Consistent with the Local Rules, Defendant filed a Statement of Material Facts along with his motion for summary judgment. (See Dkt. No. 48, Defts. Stmt. of Facts.) Each substantive assertion of fact in Defendant's Local Rule 56.1(a)(3) Statement is supported by evidentiary material in the record. Also in accordance with the Local Rules, Defendant filed and served on Plaintiff a Local Rule 56.2 Notice, which explains in detail the requirements of Local Rule 56.1. (See Dkt. No. 50, “Notice to Pro Se Litigant Opposing Motion for Summary Judgment.”)

         Plaintiff has submitted multiple documents in response to Defendant's motion for summary judgment; however, he has failed to specifically respond to Defendant's Statement of Uncontested Facts, to include his own Statement of Additional Facts, or to provide a list of disputed facts that require a trial to resolve. Because Plaintiff has failed to controvert Defendant's facts, the Court may deem those facts admitted for summary judgment purposes. See, e.g., Apex Digital, Inc. v. Sears, Roebuck & Co., 735 F.3d 962, 965 (7th Cir. 2013); Smith v. Lamz, 321 F.3d 680, 683 (7th Cir. 2003). Indeed, Plaintiff does not contest the essential facts underlying this opinion; he disputes only whether Lemke can be held liable under the circumstances of this case. Accordingly, the following facts, all supported by the record, are undisputed for purposes of the summary judgment motion:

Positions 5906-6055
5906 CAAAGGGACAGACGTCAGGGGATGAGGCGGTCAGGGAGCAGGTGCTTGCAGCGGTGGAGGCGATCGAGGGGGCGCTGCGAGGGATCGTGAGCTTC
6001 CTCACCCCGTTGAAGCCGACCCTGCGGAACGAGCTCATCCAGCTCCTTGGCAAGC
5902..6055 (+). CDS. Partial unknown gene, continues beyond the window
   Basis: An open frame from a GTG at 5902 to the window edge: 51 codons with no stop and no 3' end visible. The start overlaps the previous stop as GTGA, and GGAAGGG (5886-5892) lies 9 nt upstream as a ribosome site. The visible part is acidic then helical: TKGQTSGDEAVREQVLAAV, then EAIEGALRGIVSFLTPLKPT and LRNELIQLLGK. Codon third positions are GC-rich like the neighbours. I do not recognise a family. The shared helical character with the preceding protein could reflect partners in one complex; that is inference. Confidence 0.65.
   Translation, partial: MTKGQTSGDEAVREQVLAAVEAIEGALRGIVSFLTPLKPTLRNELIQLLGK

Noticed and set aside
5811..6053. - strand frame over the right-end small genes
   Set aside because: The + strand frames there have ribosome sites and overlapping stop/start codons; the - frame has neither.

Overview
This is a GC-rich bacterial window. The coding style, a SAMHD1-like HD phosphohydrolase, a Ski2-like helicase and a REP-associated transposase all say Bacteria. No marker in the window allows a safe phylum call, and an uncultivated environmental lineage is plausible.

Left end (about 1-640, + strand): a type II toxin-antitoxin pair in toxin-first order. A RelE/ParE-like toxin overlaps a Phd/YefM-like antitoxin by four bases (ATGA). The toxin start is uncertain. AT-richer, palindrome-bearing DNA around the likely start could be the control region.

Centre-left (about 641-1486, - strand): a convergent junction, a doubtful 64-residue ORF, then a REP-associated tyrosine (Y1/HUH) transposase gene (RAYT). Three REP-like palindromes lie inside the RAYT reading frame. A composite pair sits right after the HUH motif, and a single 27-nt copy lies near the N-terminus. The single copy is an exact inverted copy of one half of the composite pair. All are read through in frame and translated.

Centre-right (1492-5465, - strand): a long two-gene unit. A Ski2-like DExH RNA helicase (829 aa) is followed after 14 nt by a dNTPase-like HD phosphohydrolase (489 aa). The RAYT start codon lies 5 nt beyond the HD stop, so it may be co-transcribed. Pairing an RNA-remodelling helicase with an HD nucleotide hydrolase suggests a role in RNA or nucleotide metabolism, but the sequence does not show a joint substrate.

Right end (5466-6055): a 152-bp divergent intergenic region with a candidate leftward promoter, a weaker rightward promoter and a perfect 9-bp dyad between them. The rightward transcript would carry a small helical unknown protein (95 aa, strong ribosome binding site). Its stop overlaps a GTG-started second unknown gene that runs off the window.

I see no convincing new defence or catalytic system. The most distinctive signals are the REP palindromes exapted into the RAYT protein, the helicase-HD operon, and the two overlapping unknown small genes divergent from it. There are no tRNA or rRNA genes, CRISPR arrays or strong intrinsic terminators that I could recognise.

III. Relevant Facts

         Plaintiff Antoine Moore is an inmate in the custody of the Illinois Department of Corrections (hereinafter, “IDOC”). (Defendant's Statement of Facts, ¶ 1.) Upon his admission to IDOC custody, Plaintiff was placed at Stateville's Northern Reception and Classification Center (“NRC”) for about nineteen days, from May 30, 2014, to June 18, 2014. (Id., ¶ 2.) Plaintiff challenges several aspects of the conditions of his confinement at Stateville NRC. (Id., ¶¶ 6-12.)